He knows it has the college basketball world abuzz, too. He even admits that it's a great chance for the Volunteers to make a big statement with the NCAA Tournament looming.
But despite all the attention and fanfare, Pearl said he's keeping things in perspective about Saturday's mega-matchup between No. 1 Memphis and No. 2 Tennessee. To him, the Volunteers have much more at stake next Tuesday, when they play another in-state rival — Vanderbilt.
"Regardless of what happens Saturday, we've got to be ready to go to Vanderbilt and try to win a (Southeastern Conference) championship," Pearl said Thursday. "We're trying to do something we have not done at Tennessee in 41 years and that's win an outright SEC regular season championship."
Tennessee will put those aspirations aside — but not too far — when they play Memphis in Saturday's eagerly anticipated game in the FedEx Forum. The matchup was originally scheduled for nonconference season, but ESPN asked both schools if it could push back the game until this month. The stipulation was the network would bring its College GameDay crew to broadcast live at the Forum.
The success of both teams has created a Super Bowl-like atmosphere and Pearl said the game will serve as an important measuring stick for the Vols with the regular season wrapping up in less than two weeks. But Pearl also downplayed the significance because of the SEC title chase, which Tennessee is closing in on.
The Vols hold a 2 1/2-game lead over Kentucky and Mississippi State with five remaining. Vanderbilt and Arkansas are 3 1/2 back. So he felt more pressure preparing Tennessee for its 89-70 home win against Auburn — one of the worst teams in the SEC — on Wednesday night than he will for Memphis.
"If this was a game that was in the Elite Eight to go to the Final Four ... now that would've been pressure packed," Pearl said. "What's on the line here Saturday is more to do with a good in-state rivalry and some bragging rights. The winner is going to feel real good, but that pales in comparison to the pressure of trying to do something that's not been done in 41 years."
Want to know the reason Ole Miss snapped a bitter, four-game losing skid by beating in-state rival Mississippi State on Wednesday night? It could be a kinder, gentler coach Andy Kennedy.
The second-year coach, who is known for his toughness, said he has tried to change the way in which he deals with his young team. Kennedy said that includes more encouragement and pats on the back, hoping it will help restore some of the confidence shaken by the mounting losses. It seemed to work against MSU.
"When we were winning early and got off to 15-1, 15-2 (start), I felt like we still had so much more to give," Kennedy said. "Then we hit a skid and some doubt crept in, most especially to our backcourt, which we're so terribly inexperienced. ... We've tried to show them over the last week or so we have the makings of a good team if we do things the right way. We took a step back in the right direction (Wednesday)."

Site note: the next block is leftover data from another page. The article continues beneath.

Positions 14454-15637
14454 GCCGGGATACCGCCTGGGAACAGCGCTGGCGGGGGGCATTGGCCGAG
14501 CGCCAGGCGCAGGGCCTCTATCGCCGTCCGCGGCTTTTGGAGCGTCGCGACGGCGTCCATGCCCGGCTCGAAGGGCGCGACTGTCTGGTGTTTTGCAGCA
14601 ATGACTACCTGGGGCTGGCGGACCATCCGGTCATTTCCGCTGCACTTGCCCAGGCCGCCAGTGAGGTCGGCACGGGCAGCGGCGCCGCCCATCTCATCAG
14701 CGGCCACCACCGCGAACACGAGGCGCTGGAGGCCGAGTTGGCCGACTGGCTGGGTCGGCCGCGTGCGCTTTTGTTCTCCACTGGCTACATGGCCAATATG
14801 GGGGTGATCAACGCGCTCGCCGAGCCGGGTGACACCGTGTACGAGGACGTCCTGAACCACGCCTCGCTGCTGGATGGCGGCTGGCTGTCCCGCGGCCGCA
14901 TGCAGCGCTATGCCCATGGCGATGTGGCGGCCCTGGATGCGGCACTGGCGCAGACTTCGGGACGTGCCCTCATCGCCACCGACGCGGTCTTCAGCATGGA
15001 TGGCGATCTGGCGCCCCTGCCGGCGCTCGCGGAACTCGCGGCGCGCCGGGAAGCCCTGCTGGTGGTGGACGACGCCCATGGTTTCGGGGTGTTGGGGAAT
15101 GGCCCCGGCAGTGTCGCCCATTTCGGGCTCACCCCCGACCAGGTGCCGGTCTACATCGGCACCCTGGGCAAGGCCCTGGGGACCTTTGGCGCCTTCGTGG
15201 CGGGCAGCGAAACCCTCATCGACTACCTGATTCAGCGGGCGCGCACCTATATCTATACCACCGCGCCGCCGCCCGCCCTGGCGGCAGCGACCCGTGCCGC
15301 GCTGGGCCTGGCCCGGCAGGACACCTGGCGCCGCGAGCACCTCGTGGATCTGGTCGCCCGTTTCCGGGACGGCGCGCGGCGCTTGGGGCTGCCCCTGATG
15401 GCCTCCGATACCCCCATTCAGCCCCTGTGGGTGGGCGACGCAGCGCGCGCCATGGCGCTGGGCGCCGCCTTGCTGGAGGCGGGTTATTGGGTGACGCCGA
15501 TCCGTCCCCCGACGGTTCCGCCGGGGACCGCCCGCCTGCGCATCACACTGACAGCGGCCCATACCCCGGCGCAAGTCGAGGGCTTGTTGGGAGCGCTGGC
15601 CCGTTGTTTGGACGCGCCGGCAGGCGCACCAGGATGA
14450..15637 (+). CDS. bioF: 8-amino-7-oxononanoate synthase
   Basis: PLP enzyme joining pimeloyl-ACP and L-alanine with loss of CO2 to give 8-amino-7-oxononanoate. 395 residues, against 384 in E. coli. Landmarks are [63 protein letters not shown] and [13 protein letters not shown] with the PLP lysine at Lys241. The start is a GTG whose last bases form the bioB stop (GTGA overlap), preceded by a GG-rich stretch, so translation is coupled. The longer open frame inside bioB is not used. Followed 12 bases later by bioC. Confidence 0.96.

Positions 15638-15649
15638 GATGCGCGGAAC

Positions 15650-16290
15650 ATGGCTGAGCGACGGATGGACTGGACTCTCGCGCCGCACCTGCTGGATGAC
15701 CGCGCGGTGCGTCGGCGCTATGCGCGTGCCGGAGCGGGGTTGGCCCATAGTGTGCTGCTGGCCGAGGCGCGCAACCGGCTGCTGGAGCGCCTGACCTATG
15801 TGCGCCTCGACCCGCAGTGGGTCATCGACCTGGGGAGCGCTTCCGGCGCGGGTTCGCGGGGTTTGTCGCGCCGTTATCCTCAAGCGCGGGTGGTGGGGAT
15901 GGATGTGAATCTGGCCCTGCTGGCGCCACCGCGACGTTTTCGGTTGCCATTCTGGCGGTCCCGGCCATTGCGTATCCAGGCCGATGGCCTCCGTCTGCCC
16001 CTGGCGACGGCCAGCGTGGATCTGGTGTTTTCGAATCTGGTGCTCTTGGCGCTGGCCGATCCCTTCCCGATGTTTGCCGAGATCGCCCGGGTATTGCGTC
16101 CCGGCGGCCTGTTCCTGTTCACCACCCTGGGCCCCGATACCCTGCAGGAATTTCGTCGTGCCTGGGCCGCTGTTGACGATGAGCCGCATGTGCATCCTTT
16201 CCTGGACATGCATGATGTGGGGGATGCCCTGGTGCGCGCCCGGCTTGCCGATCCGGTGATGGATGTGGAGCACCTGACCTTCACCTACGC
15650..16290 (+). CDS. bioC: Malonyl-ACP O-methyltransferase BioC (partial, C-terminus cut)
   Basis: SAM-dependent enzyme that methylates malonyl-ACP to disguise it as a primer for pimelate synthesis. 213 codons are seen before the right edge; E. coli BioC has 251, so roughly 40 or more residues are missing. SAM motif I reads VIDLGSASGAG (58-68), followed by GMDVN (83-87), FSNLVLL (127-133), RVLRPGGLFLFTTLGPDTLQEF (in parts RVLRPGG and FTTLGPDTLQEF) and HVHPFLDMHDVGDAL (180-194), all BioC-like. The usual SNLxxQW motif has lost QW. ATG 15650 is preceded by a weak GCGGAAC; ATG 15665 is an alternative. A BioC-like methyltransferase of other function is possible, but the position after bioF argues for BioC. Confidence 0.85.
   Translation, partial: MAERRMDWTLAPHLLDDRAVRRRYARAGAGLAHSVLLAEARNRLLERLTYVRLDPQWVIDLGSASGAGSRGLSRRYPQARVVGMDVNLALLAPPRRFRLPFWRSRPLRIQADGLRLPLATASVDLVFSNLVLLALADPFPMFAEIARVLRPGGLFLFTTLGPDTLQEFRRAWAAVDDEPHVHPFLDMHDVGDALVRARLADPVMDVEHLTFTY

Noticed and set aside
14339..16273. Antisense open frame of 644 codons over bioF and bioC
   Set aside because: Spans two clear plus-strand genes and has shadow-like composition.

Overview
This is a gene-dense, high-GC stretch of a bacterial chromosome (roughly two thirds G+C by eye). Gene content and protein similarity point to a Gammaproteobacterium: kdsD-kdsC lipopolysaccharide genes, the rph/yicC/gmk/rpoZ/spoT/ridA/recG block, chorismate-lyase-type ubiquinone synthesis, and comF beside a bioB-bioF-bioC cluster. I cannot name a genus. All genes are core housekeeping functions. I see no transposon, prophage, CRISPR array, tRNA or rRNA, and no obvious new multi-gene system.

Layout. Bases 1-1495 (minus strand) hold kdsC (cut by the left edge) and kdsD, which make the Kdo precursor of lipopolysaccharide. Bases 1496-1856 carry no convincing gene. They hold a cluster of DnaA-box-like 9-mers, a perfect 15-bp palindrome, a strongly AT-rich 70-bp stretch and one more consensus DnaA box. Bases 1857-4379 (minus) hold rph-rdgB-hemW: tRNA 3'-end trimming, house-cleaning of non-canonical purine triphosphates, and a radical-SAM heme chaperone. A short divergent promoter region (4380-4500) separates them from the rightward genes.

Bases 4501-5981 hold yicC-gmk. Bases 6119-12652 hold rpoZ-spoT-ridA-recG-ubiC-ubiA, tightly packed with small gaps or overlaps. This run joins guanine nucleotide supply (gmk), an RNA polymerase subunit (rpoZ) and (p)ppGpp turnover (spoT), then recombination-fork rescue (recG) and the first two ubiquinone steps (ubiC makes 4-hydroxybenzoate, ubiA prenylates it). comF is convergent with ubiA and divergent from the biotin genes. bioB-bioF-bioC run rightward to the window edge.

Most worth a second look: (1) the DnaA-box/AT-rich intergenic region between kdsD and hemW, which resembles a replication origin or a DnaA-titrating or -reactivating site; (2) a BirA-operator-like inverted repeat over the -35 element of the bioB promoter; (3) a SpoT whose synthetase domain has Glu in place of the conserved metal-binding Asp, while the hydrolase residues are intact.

Georgia hasn't struggled to stay in games this season, but it's having problems closing them.
The Bulldogs 61-55 loss at Kentucky on Tuesday was highlighted by more struggles down the stretch. Georgia fell behind 20-4 and clawed back into the game, but made only one field goal in the final six minutes. It was the team's fifth loss by eight points or less in conference games.
Associate head coach Pete Hermann said the late-game frustrations were an all-too-familiar site.
"The same type of situation happened against Kentucky before, happened against Vanderbilt, against South Carolina," Hermann said. "When we get to that stage we would like for our players to make the other team guard. The more you make them guard the better the chance of getting fouled or getting the ball closer to the basket or getting the ball to a good spot. But we get anxious because of the situations that have occurred previously."
Georgia will try again this weekend when it plays at Vanderbilt on Saturday.
South Carolina may be struggling in its final season under coach Dave Odom, but the Gamecocks will have a little something to celebrate this weekend. The school will be welcoming dozens of former basketball players back to campus as part of its 100 years of South Carolina basketball celebration.
The centerpiece of the weekend events will be, of course, Saturday's game against Mississippi State. Odom said he doesn't believe the massive homecoming will be a distraction, but wants his team to play well for the alumni.
"It's going to be a big weekend," Odom said. "One of the jobs we have to do is make sure our players stay focused on the game because the most important thing on the weekend is the game."
BASKETBALL: Pearl Keeping Memphis Game in
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